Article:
I’ve found that changing environments is the fastest way to uncover the things I’m unaware of, the things that I don’t know I don’t know. The magnitude of the change in environment is also important. Going from elementary to middle school to high school in the same district isn’t that big of a change. On the other hand, moving to a different country and continuing school is a massive change.
I learned the difference first hand when my dad sent me to boarding school after I failed math in the fourth grade. I never understood how deep the effects of culture are on people. When I was in America I took school for granted and felt entitled to the education I was receiving. When I went to a private international school in India, that required tuition, I realized not everyone has access to the same quality of education. It made me value the education I had and was receiving much more.
Being far away from my immediate family for two years taught me how to be independent. I learned the importance of discipline living in a boarding school with rigid scheduling. I learned about what my parents were referring to when they told me stories of growing up in India. It made me more empathetic.
When I came back the culture was so deeply rooted in me it was difficult for me to acclimate to what I used to call home. Over time, I overcame those challenges too. Despite getting over the cultural differences I still never felt in place. I always felt uncomfortable.
As I look back upon it now, not much has changed. Feeling uncomfortable has become normal, my tolerance has just increased.
The reason it’s important to understand and seek massive environmental changes is it’ll bring out a side of you that you don’t know exists. It’s important to surface this side because it’ll make you aware of blind spots. The people around you will call you out on things you do that don’t make sense to them. Those things may have made sense in your previous environment but now they don’t.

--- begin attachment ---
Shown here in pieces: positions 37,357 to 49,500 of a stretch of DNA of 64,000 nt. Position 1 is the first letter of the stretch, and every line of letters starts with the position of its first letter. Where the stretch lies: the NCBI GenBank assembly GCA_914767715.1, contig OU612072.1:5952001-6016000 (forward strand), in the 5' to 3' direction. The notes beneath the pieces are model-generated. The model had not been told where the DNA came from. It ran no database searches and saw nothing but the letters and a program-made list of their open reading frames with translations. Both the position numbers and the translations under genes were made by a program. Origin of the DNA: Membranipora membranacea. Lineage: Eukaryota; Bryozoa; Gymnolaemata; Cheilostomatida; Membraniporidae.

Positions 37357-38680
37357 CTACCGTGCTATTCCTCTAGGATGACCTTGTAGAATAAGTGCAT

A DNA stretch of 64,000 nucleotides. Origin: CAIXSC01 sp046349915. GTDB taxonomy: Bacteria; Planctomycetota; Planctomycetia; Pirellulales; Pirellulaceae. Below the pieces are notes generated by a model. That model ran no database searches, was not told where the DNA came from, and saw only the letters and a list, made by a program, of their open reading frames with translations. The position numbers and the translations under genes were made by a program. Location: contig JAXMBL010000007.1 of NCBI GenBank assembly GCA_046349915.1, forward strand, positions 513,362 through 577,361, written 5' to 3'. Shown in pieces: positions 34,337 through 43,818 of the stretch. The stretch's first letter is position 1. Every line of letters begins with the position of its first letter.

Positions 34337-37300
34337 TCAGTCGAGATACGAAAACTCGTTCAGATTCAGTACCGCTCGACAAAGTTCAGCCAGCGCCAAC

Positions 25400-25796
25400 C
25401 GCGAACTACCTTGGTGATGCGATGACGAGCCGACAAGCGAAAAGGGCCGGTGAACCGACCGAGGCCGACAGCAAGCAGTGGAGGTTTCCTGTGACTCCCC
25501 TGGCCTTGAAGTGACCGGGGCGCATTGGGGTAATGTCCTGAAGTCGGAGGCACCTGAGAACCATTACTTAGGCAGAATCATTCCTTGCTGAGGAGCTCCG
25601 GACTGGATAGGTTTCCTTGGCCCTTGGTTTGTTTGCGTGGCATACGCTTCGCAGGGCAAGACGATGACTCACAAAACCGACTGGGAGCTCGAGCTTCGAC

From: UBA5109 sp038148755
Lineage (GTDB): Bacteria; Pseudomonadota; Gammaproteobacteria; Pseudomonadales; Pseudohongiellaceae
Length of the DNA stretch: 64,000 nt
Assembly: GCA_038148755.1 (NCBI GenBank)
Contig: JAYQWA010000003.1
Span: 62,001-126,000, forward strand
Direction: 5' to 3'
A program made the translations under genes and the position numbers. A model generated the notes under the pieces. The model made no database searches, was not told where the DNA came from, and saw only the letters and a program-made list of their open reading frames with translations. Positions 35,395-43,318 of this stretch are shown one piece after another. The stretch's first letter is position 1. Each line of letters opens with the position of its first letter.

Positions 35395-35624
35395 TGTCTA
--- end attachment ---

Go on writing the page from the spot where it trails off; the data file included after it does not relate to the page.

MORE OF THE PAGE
I’ve learned this again in the past few weeks, since moving to Seattle. I’m currently living with two individuals who are software engineers. They’ve studied math and science deeply and look at the world through the lens of first principles. As someone who had been a ‘marketer’ for the past few years, communicating with them was difficult at first.
They didn’t have the context I had when I was speaking. I didn’t have the context they did when they were speaking. This led to miscommunication and frustration. All because we didn’t know what we didn’t know.
Our environments leave imprints on us, whether we know it or not, they shape how we see the world. It’s important to recognize the change that occurs within ourselves when we move to different environments. Not only that, it’s important to remember not to classify ourselves into a certain box. We’re more than that. We’ve all had unique experiences that have led us to this moment.
Don’t let someone assume you’ll be a financier or a consultant because you study ‘business’ or that you’ll become a doctor or a surgeon because you’re studying ‘science.’
Attempt to understand yourself, your experiences, and how you change in different environments.
I don’t know if I’ll ever get there but that doesn’t matter as long as I’m moving.